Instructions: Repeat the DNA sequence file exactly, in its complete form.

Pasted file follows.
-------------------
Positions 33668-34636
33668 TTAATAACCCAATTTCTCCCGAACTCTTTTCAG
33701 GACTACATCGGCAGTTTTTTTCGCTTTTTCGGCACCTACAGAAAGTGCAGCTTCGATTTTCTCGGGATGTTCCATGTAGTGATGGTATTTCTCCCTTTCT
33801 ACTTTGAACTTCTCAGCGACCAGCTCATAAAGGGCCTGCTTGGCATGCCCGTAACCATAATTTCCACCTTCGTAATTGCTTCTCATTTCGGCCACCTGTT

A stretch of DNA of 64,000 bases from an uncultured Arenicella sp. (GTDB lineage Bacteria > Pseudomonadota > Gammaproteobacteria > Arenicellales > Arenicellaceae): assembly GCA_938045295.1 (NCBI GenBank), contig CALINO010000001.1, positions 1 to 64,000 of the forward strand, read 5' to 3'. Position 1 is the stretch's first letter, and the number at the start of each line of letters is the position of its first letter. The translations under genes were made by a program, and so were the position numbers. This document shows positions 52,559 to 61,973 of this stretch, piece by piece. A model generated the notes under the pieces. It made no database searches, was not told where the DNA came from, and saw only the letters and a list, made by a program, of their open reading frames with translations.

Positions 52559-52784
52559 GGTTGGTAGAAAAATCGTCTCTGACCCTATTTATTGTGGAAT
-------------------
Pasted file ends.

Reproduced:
Positions 33668-34636
33668 TTAATAACCCAATTTCTCCCGAACTCTTTTCAG
33701 GACTACATCGGCAGTTTTTTTCGCTTTTTCGGCACCTACAGAAAGTGCAGCTTCGATTTTCTCGGGATGTTCCATGTAGTGATGGTATTTCTCCCTTTCT
33801 ACTTTGAACTTCTCAGCGACCAGCTCATAAAGGGCCTGCTTGGCATGCCCGTAACCATAATTTCCACCTTCGTAATTGCTTCTCATTTCGGCCACCTGTT

A stretch of DNA of 64,000 bases from an uncultured Arenicella sp. (GTDB lineage Bacteria > Pseudomonadota > Gammaproteobacteria > Arenicellales > Arenicellaceae): assembly GCA_938045295.1 (NCBI GenBank), contig CALINO010000001.1, positions 1 to 64,000 of the forward strand, read 5' to 3'. Position 1 is the stretch's first letter, and the number at the start of each line of letters is the position of its first letter. The translations under genes were made by a program, and so were the position numbers. This document shows positions 52,559 to 61,973 of this stretch, piece by piece. A model generated the notes under the pieces. It made no database searches, was not told where the DNA came from, and saw only the letters and a list, made by a program, of their open reading frames with translations.

Positions 52559-52784
52559 GGTTGGTAGAAAAATCGTCTCTGACCCTATTTATTGTGGAAT